Pikeman at Killiecrankie

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Colonel1689
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Pikeman at Killiecrankie

Post by Colonel1689 » Thu May 22, 2008 4:50 pm

Hello. Hanging in my room is a painting of the Battle of Killiecrankie by Alan Heriot. In the background I can just make out a company of pikemen behind a line of musketeers. I was wondering if anyone knew the ratio of muskets to pikes in Mackays army?

Having visited the site many times I have to say it would be hard to find a better location to unleash the highland charge! 8)

With just under 2000 redcoats and 800 highlanders killed within 15-30 mins it must qualify as the bloodiest battle in Scottish history in terms of the rate of kills!
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barr7430
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Post by barr7430 » Thu May 22, 2008 10:03 pm

There is much debate in this forum about the proportion of pikes to muskets in the period 1685-1709.
Of the six government infantry regiments at Killiecrankie, three were in Dutch pay Mackay's,Ramsay's & Balfour's and having been deployed in Flanders are highly likely to have had the standard proportion of pikes per company. For the Dutch at this time that was 1 pikemen to every 5 musketeers. At wartime strength of 60 per company and with 12 companies per battalion that makes 10 pikemen per company and 120 per battalion. It is likely that the pikes would have been massed in the centre either forward or behind the centre companies' musketeers. This of course assumes companies were at full strength after weeks on the march(unlikely). Hugh Mackay was also an experienced soldier, Scottish and from Sutherland I believe. He will have known at least the nature of the terrain if not the precise lay of the land he was to fight on and being a highlander himself I am tempted to wonder whether he would actually have ordered his battalions to leave their pikes behind and draw muskets.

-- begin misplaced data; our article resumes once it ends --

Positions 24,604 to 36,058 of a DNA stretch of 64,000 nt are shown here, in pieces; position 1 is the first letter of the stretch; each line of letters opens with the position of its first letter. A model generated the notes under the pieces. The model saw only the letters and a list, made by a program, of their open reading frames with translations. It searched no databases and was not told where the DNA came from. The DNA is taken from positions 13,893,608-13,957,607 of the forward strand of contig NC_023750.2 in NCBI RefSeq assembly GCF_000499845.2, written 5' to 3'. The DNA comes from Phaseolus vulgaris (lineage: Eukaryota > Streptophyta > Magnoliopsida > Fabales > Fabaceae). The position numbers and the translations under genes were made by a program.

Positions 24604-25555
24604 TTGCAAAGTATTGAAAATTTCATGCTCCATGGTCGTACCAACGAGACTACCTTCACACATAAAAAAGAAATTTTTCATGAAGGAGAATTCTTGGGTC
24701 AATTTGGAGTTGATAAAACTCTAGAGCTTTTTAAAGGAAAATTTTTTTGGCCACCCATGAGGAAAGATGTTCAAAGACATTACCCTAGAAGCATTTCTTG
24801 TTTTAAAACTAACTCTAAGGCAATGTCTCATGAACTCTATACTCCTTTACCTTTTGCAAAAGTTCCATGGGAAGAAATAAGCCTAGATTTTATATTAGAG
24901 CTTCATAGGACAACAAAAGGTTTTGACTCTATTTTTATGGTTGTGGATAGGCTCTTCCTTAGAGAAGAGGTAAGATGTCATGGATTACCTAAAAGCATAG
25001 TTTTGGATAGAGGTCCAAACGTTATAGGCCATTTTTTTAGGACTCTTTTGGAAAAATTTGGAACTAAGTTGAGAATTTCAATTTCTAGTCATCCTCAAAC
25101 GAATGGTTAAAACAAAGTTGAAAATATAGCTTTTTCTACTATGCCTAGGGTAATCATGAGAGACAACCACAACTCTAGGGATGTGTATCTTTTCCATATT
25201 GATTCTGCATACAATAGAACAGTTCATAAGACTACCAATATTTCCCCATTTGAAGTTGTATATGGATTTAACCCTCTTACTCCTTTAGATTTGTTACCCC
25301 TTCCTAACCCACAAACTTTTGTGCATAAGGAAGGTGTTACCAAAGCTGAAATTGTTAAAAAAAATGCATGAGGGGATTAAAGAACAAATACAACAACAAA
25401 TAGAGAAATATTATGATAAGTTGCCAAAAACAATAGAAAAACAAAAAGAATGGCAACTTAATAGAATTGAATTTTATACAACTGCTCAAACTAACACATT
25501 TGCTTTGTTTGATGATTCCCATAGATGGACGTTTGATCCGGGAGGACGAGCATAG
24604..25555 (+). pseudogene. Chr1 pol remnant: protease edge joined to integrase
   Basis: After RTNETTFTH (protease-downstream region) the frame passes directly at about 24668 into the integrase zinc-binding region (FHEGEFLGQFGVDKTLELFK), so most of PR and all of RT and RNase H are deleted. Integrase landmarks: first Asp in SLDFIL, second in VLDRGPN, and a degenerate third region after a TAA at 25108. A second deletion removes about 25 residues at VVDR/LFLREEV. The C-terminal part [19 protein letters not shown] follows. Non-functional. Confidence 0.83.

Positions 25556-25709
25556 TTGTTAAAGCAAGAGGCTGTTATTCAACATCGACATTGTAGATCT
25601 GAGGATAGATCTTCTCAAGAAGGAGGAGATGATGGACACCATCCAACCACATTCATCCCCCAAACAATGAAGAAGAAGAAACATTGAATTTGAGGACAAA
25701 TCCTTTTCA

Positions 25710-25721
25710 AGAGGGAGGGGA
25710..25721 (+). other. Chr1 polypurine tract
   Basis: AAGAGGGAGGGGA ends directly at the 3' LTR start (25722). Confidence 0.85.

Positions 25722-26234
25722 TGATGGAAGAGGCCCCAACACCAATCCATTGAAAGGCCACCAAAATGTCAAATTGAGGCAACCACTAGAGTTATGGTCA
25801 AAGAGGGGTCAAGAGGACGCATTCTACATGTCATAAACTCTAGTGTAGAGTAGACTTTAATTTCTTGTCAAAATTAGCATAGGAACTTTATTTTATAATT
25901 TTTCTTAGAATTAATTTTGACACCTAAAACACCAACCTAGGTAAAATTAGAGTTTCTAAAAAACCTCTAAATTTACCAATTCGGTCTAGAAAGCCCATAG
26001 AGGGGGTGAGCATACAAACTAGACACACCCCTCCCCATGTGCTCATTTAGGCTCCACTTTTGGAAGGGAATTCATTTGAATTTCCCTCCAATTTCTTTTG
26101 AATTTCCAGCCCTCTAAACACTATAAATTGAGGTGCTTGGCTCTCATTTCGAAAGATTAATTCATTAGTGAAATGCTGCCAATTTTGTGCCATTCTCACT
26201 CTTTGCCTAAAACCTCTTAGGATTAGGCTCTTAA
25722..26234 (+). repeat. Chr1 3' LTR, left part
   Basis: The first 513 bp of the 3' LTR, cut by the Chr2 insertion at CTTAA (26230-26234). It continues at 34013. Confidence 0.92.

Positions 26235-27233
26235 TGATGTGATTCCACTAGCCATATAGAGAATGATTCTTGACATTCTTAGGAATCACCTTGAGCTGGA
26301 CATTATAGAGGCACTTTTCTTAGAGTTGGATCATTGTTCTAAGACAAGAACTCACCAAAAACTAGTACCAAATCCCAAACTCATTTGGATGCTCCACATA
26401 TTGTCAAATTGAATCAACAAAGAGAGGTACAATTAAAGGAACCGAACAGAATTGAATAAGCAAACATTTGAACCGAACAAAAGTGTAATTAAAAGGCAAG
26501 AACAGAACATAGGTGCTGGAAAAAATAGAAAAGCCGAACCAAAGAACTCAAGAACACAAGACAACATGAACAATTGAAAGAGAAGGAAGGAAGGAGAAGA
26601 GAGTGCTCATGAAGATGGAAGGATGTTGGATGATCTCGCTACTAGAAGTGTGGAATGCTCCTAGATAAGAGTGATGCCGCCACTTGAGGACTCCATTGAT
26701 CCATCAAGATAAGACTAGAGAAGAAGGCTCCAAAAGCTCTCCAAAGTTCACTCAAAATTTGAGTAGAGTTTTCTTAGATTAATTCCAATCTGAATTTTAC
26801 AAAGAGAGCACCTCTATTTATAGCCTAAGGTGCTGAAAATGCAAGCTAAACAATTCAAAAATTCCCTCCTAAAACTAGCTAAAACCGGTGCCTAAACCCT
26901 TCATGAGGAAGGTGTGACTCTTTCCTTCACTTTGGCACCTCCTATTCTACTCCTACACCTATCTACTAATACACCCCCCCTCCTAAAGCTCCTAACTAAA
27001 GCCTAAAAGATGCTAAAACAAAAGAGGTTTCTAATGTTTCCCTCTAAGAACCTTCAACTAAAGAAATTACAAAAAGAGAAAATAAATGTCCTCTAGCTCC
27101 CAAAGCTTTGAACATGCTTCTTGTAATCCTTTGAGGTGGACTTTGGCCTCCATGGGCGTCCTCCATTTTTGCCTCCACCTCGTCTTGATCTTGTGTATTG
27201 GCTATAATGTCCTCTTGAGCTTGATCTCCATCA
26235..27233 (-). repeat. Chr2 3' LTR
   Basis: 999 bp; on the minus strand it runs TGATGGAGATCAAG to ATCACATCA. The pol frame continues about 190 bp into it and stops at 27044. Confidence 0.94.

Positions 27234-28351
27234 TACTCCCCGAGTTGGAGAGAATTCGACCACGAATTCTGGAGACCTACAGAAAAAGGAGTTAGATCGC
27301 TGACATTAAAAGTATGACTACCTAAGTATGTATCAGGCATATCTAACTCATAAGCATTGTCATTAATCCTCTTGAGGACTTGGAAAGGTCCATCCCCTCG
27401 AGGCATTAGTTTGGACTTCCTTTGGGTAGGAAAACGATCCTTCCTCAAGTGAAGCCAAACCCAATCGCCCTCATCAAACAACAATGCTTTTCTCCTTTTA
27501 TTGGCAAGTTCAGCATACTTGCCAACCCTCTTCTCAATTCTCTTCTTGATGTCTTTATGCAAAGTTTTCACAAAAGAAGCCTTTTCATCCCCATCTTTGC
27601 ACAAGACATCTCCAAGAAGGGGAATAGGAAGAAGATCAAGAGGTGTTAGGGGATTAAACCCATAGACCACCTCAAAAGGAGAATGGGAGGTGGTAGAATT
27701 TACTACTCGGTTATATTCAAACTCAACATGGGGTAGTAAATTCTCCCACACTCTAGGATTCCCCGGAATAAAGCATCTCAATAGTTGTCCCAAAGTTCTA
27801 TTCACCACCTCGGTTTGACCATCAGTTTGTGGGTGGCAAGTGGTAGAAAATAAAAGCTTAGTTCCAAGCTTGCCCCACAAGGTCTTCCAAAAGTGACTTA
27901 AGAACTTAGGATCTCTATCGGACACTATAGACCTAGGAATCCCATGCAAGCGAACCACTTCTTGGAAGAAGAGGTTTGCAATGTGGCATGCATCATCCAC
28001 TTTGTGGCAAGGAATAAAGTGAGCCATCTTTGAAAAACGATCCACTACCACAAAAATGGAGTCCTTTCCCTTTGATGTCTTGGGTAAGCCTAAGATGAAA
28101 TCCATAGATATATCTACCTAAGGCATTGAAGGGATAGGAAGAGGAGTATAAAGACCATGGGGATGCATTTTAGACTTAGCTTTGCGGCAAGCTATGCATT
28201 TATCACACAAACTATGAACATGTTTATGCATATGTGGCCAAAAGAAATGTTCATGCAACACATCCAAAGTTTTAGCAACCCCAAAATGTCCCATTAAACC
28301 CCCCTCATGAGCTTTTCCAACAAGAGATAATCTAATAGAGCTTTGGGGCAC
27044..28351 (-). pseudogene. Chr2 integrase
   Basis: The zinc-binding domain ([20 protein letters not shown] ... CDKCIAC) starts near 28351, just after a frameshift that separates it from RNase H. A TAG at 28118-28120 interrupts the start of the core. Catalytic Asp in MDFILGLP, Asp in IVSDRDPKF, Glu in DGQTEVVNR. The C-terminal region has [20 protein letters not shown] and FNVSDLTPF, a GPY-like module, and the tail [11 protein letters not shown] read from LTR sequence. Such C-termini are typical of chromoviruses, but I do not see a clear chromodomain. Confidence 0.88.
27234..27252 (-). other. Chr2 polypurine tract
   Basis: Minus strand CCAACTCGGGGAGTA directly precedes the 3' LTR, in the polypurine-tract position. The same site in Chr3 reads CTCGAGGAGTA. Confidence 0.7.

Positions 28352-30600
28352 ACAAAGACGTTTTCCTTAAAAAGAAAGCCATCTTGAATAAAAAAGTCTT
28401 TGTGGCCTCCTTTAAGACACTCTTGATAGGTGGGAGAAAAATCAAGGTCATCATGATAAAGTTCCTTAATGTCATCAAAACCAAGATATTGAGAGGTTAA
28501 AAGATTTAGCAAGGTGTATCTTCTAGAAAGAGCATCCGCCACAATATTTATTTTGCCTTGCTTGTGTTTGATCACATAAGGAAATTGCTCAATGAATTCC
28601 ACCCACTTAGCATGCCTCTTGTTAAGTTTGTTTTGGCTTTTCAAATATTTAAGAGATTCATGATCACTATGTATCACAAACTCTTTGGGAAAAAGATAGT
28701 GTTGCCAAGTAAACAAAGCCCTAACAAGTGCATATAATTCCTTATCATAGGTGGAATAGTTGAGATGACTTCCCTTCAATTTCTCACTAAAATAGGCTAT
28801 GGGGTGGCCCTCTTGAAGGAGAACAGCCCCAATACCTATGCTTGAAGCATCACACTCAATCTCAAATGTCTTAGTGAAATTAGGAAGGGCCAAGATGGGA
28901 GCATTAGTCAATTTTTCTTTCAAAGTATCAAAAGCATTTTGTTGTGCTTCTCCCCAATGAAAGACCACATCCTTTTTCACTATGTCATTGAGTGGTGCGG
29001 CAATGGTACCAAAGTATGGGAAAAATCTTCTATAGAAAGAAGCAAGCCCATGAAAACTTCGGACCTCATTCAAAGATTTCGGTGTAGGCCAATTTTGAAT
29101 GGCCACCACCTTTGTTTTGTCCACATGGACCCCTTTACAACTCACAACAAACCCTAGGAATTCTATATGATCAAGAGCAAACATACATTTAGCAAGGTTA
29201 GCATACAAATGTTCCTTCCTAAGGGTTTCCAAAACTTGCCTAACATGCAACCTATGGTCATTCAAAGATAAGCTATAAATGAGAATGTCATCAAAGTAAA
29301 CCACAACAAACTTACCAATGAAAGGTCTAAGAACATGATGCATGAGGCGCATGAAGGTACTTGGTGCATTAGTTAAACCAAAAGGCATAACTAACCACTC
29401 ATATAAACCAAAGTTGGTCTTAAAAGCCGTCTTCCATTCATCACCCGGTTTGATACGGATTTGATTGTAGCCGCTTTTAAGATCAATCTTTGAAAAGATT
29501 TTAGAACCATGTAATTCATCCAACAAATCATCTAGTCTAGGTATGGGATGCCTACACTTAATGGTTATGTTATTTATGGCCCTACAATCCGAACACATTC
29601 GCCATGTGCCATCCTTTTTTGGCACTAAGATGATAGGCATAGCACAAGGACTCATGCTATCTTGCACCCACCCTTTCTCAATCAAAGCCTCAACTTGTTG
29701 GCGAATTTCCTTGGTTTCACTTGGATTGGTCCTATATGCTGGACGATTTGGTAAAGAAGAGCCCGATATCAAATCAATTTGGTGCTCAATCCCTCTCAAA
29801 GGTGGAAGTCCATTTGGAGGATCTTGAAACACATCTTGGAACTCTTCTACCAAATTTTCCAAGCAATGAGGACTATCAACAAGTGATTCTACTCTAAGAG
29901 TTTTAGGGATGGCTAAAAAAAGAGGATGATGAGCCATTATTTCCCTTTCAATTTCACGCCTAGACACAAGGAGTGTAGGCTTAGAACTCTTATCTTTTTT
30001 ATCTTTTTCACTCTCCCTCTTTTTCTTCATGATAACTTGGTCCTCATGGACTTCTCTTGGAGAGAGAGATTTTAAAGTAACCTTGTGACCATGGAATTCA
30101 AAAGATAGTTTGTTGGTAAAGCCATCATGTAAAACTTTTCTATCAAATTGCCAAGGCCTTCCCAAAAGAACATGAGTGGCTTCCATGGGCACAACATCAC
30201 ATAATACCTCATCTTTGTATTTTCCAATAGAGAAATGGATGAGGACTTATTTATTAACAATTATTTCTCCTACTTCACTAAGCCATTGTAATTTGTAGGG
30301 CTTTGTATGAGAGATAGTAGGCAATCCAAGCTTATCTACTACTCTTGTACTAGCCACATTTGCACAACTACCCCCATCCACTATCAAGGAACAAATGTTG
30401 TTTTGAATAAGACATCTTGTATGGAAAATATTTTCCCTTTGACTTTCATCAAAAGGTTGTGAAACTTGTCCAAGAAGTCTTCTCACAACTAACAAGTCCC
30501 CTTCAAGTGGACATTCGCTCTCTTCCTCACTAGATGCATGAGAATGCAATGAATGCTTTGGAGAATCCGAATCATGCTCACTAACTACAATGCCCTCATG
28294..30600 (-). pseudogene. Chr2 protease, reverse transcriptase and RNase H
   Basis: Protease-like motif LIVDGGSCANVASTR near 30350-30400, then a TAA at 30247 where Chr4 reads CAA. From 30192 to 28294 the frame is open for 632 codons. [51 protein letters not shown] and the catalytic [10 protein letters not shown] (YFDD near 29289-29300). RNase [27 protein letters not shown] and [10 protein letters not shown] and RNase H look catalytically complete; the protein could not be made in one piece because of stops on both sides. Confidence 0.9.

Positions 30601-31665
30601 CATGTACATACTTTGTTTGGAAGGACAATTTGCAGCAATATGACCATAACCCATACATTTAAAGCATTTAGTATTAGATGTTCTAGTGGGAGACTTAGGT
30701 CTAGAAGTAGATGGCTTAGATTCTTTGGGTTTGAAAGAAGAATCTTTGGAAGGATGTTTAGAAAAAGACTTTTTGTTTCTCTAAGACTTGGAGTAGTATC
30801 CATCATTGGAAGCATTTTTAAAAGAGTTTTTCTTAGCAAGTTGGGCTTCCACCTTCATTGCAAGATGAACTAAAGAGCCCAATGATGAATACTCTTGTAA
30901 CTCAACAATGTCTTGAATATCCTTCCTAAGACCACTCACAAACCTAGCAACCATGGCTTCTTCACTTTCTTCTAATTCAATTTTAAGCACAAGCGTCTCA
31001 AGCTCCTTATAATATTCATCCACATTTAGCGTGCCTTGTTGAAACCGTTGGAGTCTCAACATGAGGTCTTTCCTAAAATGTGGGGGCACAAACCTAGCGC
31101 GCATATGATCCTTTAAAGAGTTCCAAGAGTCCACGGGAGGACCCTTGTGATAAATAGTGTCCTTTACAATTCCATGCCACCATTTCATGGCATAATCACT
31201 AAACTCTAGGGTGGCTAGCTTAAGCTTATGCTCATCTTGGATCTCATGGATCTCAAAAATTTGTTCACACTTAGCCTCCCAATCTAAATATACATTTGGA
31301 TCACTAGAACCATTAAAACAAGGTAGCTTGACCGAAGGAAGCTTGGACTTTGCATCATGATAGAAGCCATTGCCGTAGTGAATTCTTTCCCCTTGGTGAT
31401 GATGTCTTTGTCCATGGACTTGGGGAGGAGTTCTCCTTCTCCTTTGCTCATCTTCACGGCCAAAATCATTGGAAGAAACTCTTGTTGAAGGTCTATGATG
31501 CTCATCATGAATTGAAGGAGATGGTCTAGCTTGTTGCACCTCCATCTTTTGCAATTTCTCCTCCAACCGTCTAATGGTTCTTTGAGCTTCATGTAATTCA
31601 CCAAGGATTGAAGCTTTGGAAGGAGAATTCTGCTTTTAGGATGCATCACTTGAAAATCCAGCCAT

Pikes may have been useful against highlanders in a set piece battle but Killiecrankie was an opportunity encounter (so perhaps the pikes were being carried).
Hasting's Regiment was the only English unit present and would have had a similar number of pikemen per company (possibly thirteen companies I think)
The other units:
Leven's (Edinburgh and Lothian Volunteers the largest unit and allegedly recruited in a single day) may well have had pikes although I cannot imagine that the men were particularly proficient in their use
Kenmure(muir); Also a volunteer unit with a similar pedigree


I too have walked the ground. A steady phalanx of pikes could have presented a formidable obstacle to a 'high momentum' highland charge but it appears that steadiness was not the order of the day at Killiecrankie.

Hope this is useful
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Colonel1689
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Post by Colonel1689 » Thu May 22, 2008 10:55 pm

Thanks

Mackay was from Scourie in Sutherland as far as I'm aware. I also believe that Mackay faught alongside Dundee in Holland.

I had always wondered if large numbers of pikemen would have strenthend the redcoat line in the face of the charge but the few pikemen in each company would have had little impact.
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Post by thinredline » Fri May 23, 2008 10:22 pm

Colonel1689 wrote:Thanks

Mackay was from Scourie in Sutherland as far as I'm aware. I also believe that Mackay faught alongside Dundee in Holland.

I had always wondered if large numbers of pikemen would have strenthend the redcoat line in the face of the charge but the few pikemen in each company would have had little impact.
AYE - especially if they are running away at the time :wink:

I believe the honour of the first Government Regiment to stand and "face" a "highland" charge without running away falls to the 26th of Foot - "The Cameronians" - notably a fine Presbyterian Covenanting Regiment with no liking for the politics or religion of them damned highlanders. And that was immediately after Killiecrankie in the grounds of Dunkeld Cathedral.(ooops. This would be a good time to duck and call mesell a "Campbell").

Dosn't matter if it is pikes or muskets with new fangled plug bayonets, if yer bottle goes - its time to tak to yer heels before them claymores and lochaber axes reach ye :shock: What do you expect of mainly raw and untrained troops in the face of "highland savages" :roll: Run man, run :wink:

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Colonel1689
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Post by Colonel1689 » Sun May 25, 2008 2:17 pm

Thanks guys!

How likely is it that Hugh Mackay invented the ring bayonet after the disaster at Killiecrankie?
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